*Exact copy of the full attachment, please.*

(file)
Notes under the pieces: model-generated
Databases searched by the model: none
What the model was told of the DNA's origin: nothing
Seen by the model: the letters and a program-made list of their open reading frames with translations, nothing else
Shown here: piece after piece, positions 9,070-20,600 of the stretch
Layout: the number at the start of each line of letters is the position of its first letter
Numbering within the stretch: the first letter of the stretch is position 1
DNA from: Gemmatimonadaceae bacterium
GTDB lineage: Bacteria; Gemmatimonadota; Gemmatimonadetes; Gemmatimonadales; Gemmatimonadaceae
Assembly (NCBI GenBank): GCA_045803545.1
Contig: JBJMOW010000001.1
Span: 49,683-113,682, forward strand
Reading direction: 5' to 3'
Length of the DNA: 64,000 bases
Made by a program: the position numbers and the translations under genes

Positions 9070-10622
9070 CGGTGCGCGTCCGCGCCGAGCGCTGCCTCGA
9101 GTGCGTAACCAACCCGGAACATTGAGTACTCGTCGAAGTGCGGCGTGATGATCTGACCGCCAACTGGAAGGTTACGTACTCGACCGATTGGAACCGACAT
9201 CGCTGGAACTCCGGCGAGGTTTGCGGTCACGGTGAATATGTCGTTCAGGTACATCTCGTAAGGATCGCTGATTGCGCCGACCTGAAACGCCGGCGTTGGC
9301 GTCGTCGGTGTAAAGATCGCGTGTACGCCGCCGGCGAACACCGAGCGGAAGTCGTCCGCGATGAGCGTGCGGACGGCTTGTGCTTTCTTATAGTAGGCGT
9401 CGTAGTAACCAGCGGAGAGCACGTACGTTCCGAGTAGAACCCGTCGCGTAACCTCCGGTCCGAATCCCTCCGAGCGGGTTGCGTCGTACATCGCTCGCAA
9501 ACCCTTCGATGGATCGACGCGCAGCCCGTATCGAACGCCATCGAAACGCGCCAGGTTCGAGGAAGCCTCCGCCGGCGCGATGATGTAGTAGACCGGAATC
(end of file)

Notes under the pieces: model-generated
Databases searched by the model: none
What the model was told of the DNA's origin: nothing
Seen by the model: the letters and a program-made list of their open reading frames with translations, nothing else
Shown here: piece after piece, positions 9,070-20,600 of the stretch
Layout: the number at the start of each line of letters is the position of its first letter
Numbering within the stretch: the first letter of the stretch is position 1
DNA from: Gemmatimonadaceae bacterium
GTDB lineage: Bacteria; Gemmatimonadota; Gemmatimonadetes; Gemmatimonadales; Gemmatimonadaceae
Assembly (NCBI GenBank): GCA_045803545.1
Contig: JBJMOW010000001.1
Span: 49,683-113,682, forward strand
Reading direction: 5' to 3'
Length of the DNA: 64,000 bases
Made by a program: the position numbers and the translations under genes

Positions 9070-10622
9070 CGGTGCGCGTCCGCGCCGAGCGCTGCCTCGA
9101 GTGCGTAACCAACCCGGAACATTGAGTACTCGTCGAAGTGCGGCGTGATGATCTGACCGCCAACTGGAAGGTTACGTACTCGACCGATTGGAACCGACAT
9201 CGCTGGAACTCCGGCGAGGTTTGCGGTCACGGTGAATATGTCGTTCAGGTACATCTCGTAAGGATCGCTGATTGCGCCGACCTGAAACGCCGGCGTTGGC
9301 GTCGTCGGTGTAAAGATCGCGTGTACGCCGCCGGCGAACACCGAGCGGAAGTCGTCCGCGATGAGCGTGCGGACGGCTTGTGCTTTCTTATAGTAGGCGT
9401 CGTAGTAACCAGCGGAGAGCACGTACGTTCCGAGTAGAACCCGTCGCGTAACCTCCGGTCCGAATCCCTCCGAGCGGGTTGCGTCGTACATCGCTCGCAA
9501 ACCCTTCGATGGATCGACGCGCAGCCCGTATCGAACGCCATCGAAACGCGCCAGGTTCGAGGAAGCCTCCGCCGGCGCGATGATGTAGTAGACCGGAATC